Unions disappointed with government's tax proposals

Bjarni Benediktsson presenting the government's tax and wage plan last ...

Bjarni Benediktsson presenting the government's tax and wage plan last night. Mbl.is/ Eggert Jóhannesson

Minister of Finance Bjarni Benediktsson presented the government's tax and wage proposals last night.  The proposals have been strongly criticised by the four unions leading the current wage negotiatons. 

"The four unions which have led the current wage negotiations, VR, Efling, VLFA and VLFGrv, declare their anger and disappointment with the government’s proposals, announced in a meeting with ASÍ’s president and vice-presidents today, February 19."

The government’s contribution to the debate involved a significant change to the Icelandic tax system wherein the lowest tax level would be newly set at a monthly wage of ISK 325,000 [$2,718; €2,395] a month. The taxation on this level would be 32.94%.  The tax-free limit would be set at ISK 159.174 a month, taking into account a 4% pension contribution.

Bjarni’s presentation explained that the limit for both the first and second tax levels would be ISK 325,000 in order to maximize, he said, the benefits for low-income groups, as well as people with disabilities and the elderly. Per the second level, however, those who earn less than ISK 927,087 [$7,746; €6,830] a month would be taxed at 36.94% while those who make more than that would be taxed at 46.24%.

The statement from the four unions is as follows:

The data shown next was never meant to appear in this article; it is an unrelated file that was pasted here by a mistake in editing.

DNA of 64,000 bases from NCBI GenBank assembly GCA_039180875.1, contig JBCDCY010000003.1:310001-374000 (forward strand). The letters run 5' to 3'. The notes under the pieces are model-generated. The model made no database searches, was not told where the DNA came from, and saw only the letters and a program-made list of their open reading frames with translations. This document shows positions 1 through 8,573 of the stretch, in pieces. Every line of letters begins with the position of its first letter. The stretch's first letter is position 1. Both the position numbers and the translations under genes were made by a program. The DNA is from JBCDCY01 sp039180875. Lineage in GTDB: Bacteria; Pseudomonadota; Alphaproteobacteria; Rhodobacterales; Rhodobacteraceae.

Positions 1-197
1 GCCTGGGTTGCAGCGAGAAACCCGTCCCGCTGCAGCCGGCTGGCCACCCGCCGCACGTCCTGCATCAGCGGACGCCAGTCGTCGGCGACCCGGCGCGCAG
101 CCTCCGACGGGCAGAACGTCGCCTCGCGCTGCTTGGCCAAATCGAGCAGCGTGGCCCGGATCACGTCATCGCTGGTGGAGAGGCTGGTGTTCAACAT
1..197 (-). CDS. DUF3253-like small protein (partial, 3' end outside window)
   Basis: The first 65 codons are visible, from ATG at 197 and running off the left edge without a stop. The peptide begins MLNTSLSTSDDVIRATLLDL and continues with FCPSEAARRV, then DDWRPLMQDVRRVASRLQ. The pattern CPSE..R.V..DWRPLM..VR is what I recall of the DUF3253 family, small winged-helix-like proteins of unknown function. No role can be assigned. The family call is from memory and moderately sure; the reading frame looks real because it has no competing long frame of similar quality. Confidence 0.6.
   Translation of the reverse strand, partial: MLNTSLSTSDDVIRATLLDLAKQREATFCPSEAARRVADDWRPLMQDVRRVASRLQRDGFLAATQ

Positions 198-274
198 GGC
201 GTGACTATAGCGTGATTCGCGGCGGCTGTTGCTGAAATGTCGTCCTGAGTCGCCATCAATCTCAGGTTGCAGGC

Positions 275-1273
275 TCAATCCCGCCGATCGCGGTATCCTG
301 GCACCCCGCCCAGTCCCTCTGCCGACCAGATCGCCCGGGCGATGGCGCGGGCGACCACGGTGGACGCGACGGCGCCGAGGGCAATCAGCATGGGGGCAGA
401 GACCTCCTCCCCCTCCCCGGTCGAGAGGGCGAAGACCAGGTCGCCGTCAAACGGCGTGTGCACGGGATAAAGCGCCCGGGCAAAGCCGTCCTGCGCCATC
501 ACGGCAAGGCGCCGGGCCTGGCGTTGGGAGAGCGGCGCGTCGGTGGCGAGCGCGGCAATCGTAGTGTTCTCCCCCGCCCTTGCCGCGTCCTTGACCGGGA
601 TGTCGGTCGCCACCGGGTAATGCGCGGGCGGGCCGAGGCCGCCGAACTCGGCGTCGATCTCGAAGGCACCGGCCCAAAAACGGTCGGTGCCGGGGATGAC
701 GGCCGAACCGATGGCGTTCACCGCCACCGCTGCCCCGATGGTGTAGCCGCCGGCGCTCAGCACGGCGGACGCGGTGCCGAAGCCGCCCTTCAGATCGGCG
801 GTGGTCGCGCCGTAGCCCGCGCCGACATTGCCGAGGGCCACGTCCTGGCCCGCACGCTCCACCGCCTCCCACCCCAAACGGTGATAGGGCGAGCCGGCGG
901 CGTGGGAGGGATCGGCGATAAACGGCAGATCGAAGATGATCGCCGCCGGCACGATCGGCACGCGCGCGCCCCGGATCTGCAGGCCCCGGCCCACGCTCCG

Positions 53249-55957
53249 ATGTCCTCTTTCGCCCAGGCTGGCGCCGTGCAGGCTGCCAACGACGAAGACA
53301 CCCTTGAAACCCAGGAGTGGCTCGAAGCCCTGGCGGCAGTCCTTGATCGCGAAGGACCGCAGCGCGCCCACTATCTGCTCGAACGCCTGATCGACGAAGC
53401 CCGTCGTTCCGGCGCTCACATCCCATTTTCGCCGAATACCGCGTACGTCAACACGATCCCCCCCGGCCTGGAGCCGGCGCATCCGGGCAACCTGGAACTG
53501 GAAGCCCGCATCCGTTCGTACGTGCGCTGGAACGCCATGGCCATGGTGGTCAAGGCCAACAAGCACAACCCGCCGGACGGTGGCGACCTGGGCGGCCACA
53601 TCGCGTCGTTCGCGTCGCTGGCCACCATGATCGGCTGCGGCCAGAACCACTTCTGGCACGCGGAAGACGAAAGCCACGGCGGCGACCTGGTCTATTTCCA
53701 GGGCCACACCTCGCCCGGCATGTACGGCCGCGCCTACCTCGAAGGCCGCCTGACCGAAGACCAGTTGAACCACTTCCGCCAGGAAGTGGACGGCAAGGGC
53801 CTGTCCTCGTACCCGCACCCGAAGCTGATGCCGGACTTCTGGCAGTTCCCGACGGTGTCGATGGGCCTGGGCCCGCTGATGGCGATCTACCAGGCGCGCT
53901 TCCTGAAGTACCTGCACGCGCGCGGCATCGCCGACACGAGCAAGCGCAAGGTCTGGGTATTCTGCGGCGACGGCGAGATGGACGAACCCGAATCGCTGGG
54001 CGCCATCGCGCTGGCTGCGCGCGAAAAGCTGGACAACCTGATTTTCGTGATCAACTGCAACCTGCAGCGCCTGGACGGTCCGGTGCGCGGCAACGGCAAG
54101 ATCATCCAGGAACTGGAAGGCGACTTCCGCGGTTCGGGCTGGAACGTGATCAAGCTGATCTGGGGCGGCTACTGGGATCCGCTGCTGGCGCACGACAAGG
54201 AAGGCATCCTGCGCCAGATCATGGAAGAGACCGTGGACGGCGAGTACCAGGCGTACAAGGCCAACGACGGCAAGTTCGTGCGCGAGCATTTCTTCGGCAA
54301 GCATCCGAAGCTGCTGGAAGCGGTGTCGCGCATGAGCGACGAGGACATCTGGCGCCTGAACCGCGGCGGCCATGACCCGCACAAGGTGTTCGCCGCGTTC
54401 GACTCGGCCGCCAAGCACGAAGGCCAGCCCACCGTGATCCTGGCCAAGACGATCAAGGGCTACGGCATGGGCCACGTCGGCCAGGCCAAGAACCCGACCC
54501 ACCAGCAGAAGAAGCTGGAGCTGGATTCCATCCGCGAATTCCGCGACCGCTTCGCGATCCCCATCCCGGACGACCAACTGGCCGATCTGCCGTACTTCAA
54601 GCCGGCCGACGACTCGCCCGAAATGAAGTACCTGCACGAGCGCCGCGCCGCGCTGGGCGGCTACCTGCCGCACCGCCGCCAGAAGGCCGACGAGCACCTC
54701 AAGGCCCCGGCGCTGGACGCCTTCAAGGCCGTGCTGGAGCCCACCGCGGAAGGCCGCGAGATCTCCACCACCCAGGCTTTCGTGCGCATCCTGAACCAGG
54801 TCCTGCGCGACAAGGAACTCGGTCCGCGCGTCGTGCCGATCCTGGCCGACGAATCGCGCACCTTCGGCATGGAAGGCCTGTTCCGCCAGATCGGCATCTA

The four unions which have led the current wage negotiations, VR, Efling, VLFA and VLFGrv, declare their anger and disappointment with the government’s proposals, announced in a meeting with ASÍ’s president and vice-presidents today, February 19.

Negotiations have been in a critical position after the SA business association made an offer last week which would have led to reduced purchasing power for large groups of workers. The SA in turn rejected a fair counteroffer by the four unions.

There was some hope that the government’s input could rekindle the negotiations process. It is clear, however, that the government’s proposals destroy that hope. Meetings will be held in the unions in the next couple of days and on Thursday the union leaders will meet the SA at the state mediator.

The four unions stand united and steadfast in their demand that workers should be able to live off their wages and that the government should make long overdue systemic changes in the direction of justice.

Sólveig Anna Jónsdóttir, director of the Efling union.

Sólveig Anna Jónsdóttir, director of the Efling union. Haraldur Jónasson/Hari

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